Data Analysis

Survey data was analyzed using descriptive statistics. Primary outcome data was presented using confidence interval on a proportion.



The survey was sent to 1361 physicians, with 446 individuals (201 faculty physicians, 245 residents) responding to the survey (response rate = 33%). Of these, 85 were excluded for various reasons (47 for incomplete surveys, 26 for primary specialty without CWC recommendations, and 12 for self-reporting less than 10% of their work as devoted to clinical duties). A total of 361 responses, representing 22 specialties, were included in the final analysis (Table 1). The mean age of respondents was 37.6 (SD ±12.0). The largest proportion of responses came from Family Medicine (25%), Internal Medicine (20%), Emergency Medicine (10%), and Anesthesia (8%).

Table 1. Demographics of survey respondents


Awareness of the Campaign and its Recommendations

A total of 316 respondents (88%) were aware of the CWC campaign (Table 2). Respondents reported awareness via word of mouth (26%), medical publications, (21%), conferences (16%), and hospital communications (10%). Of these, 185 (59%) reported awareness of their own specialty’s recommendations. Only 56 respondents (30.1%, 95% CI 23.5–36.7%) were able to correctly identify ≥3 of these recommendations. Respondents correctly identified an average of 1.6 (95% CI 1.4–1.9) recommendations (1.7, 95% CI 1.3–2.1 vs. 1.5, 95% CI 1.2–1.8, for faculty physicians versus residents, respectively). The frequency of specific recommendations correctly identified by respondents is presented in Table 2.

Table 2. Awareness of the Choosing Wisely Canada Campaign


Perspectives on Specific CWC Recommendations

Respondents were presented with the specific CWC recommendations targeted to their specialty, and asked to respond to the recommendations’ influence on their practice (Table 3). A total of 2,425 recommendations were presented to the 361 respondents. Respondents noted that the individual recommendations were likely to change their practice in 18.5% of cases. In only 10.6% of cases did the respondent note that the recommendation would not change their practice. The remaining 70.9% of cases stated that the recommendation was already their practice prior to release of the CWC recommendations.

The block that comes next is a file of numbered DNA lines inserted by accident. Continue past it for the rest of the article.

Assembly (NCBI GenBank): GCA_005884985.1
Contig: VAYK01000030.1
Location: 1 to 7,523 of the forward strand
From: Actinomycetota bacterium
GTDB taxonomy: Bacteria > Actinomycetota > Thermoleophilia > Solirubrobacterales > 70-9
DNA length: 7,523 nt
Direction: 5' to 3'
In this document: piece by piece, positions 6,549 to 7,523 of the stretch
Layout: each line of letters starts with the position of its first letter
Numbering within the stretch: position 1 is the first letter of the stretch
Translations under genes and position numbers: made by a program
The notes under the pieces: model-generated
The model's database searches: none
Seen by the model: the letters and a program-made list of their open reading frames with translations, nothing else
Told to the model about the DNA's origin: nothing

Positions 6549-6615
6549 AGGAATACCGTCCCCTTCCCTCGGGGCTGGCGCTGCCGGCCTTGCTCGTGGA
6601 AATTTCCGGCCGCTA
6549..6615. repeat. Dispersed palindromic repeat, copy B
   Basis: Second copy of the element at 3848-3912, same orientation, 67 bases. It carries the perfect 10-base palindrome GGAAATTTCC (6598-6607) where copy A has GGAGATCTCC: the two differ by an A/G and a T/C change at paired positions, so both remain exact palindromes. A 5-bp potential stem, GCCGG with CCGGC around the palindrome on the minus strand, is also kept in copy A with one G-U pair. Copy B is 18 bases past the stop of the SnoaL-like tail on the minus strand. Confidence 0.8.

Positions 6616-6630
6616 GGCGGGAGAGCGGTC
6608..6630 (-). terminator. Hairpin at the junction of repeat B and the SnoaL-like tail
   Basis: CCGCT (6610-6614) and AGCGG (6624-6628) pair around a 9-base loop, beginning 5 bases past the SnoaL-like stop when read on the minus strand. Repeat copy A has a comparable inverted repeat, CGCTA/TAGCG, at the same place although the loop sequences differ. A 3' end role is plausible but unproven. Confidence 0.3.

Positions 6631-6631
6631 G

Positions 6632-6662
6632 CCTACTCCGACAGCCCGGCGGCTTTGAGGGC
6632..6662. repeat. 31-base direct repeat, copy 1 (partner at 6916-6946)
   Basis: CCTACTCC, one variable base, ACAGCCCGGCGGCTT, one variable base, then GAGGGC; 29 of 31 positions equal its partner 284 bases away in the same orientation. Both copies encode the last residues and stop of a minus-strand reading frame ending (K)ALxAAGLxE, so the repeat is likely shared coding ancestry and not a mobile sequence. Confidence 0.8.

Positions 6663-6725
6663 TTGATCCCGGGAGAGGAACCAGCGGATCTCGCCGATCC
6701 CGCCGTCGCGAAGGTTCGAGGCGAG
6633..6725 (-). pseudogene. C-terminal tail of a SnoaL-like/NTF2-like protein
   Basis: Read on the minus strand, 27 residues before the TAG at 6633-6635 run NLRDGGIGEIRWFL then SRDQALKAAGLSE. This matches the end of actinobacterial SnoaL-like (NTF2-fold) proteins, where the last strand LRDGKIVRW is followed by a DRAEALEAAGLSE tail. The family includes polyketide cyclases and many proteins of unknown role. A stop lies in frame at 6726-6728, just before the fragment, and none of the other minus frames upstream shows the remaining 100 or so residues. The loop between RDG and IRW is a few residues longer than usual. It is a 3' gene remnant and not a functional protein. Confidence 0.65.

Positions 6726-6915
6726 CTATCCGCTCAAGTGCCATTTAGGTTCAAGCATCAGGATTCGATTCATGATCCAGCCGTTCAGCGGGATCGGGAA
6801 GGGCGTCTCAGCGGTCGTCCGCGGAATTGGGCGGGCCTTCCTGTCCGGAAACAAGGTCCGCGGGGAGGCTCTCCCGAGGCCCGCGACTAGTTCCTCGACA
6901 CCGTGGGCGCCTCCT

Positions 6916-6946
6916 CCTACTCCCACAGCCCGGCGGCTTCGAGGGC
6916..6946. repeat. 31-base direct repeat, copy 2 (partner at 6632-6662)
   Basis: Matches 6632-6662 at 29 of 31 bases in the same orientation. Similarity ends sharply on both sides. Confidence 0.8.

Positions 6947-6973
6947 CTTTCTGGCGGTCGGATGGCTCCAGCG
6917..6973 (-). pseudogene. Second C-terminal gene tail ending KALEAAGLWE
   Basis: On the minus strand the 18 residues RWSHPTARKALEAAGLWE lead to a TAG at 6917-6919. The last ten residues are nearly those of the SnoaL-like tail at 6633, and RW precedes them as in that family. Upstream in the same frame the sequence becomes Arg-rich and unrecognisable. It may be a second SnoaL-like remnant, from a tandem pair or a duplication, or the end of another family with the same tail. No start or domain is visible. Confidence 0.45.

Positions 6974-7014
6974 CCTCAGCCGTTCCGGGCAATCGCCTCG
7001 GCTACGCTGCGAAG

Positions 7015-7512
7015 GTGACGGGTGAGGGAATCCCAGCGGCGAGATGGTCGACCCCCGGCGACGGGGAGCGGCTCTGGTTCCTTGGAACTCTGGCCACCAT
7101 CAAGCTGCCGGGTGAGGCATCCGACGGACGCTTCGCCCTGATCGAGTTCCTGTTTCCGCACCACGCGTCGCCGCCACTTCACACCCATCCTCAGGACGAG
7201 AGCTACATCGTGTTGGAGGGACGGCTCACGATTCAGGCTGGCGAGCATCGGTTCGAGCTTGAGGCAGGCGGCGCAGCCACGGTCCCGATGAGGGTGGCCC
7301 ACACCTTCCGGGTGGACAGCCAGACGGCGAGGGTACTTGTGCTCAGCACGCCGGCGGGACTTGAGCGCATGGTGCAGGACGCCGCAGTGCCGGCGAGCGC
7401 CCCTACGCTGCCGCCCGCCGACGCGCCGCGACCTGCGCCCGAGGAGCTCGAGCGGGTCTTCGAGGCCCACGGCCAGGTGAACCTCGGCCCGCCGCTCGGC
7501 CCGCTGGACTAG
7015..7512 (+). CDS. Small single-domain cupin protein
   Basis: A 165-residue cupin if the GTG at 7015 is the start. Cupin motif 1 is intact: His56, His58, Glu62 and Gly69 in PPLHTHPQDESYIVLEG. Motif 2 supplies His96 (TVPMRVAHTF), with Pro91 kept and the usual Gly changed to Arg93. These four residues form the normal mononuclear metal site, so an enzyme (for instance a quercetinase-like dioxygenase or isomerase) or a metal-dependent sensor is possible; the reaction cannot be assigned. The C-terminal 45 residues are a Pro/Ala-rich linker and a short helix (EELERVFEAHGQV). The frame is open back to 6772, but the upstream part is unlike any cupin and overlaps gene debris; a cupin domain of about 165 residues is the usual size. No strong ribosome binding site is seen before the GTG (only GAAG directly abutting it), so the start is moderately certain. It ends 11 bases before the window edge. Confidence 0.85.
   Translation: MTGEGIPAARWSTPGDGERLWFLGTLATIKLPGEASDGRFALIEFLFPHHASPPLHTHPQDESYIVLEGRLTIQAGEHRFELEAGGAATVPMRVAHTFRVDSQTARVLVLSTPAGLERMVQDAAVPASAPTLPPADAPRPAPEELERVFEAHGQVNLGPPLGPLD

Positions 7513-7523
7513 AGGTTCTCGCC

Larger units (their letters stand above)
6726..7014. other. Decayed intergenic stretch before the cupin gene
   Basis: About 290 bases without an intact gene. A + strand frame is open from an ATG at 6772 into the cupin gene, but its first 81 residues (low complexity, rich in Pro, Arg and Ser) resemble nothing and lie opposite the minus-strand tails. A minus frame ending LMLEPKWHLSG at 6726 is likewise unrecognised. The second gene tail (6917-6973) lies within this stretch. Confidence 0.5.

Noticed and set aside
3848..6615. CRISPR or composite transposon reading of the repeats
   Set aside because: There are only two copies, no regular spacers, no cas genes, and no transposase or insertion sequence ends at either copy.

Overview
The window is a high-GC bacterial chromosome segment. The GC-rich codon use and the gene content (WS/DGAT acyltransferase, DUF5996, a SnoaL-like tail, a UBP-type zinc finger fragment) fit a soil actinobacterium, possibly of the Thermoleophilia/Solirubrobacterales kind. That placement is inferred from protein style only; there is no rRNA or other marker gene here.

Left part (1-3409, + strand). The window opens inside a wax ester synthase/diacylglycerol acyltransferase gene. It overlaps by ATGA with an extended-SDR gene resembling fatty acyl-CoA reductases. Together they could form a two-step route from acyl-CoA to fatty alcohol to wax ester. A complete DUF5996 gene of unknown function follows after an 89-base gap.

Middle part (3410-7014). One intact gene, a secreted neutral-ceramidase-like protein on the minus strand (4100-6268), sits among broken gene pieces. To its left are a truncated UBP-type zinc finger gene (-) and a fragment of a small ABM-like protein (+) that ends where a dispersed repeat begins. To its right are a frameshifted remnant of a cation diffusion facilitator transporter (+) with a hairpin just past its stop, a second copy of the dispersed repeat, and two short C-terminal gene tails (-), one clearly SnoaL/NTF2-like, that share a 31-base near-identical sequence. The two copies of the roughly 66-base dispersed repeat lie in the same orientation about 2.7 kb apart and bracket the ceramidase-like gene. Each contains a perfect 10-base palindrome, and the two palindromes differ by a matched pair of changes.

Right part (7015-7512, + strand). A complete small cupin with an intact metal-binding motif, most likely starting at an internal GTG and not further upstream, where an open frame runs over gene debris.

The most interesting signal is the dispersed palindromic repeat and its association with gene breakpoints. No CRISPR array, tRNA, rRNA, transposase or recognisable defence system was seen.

Table 3. Perspectives on Specific Choosing Wisely Canada Recommendations


Views on Low-Value Medical Services

Respondent attitudes and perspectives on low-value medical services are presented in Figure 1. A majority of respondents either agreed or strongly agreed that they have a responsibility to decrease use of inappropriate health care services (95%, 95% CI 93–97%), and that many patients would benefit from implementation of recommendations to decrease use of these services (82%, 95% CI 78–86%). Respondents mostly disagreed or strongly disagreed with the notion that patients have sufficient information to make informed decisions about inappropriate use of services (54%, 95% CI 49–59%). Most respondents either agreed or strongly agreed that cost to society is an important factor in decision-making around interventions (65%, 95% CI 60–70%), though many disagreed or strongly disagreed that they were aware of the costs of these tests and/or treatments (30%, 95% CI 25–35%).

Figure 1. Views on low-value medical services (n = 347 )